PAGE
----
Validating a computer adaptive test for the measurement of health outcomes in adults with musculoskeletal disorders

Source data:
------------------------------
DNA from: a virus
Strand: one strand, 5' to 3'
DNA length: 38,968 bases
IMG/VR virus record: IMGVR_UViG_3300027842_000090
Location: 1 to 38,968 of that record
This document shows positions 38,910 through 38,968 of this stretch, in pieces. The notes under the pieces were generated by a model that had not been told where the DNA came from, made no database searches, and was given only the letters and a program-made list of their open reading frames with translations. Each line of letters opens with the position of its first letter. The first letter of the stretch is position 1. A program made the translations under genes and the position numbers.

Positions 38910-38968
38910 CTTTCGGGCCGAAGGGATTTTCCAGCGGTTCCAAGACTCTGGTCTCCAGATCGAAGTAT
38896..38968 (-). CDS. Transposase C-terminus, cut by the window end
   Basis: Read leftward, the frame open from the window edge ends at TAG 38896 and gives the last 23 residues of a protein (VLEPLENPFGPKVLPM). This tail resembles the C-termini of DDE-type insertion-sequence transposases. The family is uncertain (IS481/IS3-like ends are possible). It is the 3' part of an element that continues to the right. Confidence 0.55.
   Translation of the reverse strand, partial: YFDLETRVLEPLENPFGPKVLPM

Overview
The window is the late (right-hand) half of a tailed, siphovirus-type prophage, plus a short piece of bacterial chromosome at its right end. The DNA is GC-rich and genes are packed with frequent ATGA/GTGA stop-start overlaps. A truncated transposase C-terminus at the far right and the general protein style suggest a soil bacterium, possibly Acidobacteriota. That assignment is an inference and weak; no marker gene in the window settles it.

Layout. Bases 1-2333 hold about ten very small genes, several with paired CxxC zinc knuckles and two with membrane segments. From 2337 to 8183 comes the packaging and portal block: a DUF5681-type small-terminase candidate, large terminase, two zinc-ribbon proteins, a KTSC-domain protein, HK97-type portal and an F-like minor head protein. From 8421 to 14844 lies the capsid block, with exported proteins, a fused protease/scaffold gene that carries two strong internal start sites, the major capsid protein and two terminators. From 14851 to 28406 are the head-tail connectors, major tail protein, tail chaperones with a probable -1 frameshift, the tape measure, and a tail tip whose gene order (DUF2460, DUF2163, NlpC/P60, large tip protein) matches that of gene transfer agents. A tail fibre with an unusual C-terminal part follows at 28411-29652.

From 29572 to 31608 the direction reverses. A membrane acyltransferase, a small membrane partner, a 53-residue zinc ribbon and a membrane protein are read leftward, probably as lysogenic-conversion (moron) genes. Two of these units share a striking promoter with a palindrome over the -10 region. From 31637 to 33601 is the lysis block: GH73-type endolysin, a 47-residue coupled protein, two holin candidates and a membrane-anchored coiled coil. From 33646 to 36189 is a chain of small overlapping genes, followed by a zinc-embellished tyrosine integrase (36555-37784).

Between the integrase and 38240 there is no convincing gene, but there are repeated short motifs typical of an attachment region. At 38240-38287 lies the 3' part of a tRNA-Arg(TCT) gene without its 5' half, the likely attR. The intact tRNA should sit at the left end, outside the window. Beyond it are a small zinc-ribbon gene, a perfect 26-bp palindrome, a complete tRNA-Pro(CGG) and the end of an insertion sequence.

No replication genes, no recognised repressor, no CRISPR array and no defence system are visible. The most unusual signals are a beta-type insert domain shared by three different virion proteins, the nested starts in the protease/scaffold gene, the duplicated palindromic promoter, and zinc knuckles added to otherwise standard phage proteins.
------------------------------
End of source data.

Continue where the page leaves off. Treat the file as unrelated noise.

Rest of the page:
Although effective medical treatments and supportive services for people with joint problems (such as arthritis) are available, the choice of specific treatments and services offered must be guided by knowledge about the various challenges they encounter in their daily lives. Important health outcomes reported by people with joint problems can include their competence with daily activities, their ability to walk and handle objects, their pain or discomfort, and their emotional wellbeing. Computerized adaptive assessment systems can be used to efficiently obtain information about self-reported health outcomes by selectively administering questions that are most meaningful and relevant to an individual’s condition. The resultant information can be used to track changes in a person's health outcomes over time and facilitate decision-making and communication between patients and health care professionals about the impact of arthritis. This can provide the patient with more information and control with respect to their choice of treatment. Dr. Richard Sawatzky is investigating whether a recently-developed computerized health outcomes assessment system for people with arthritis provides accurate and trustworthy information. He is specifically examining the extent to which the information provided by system is valid irrespective of differences among individuals that may lead to variations in how they interpret and answer the questions. His assessment uses data from almost 6,500 participants across the country. Sawatzky’s research will ensure that the individual's experiences with respect to several health outcomes relevant to arthritis are obtained and reported in the most accurate, informative, and efficient manner.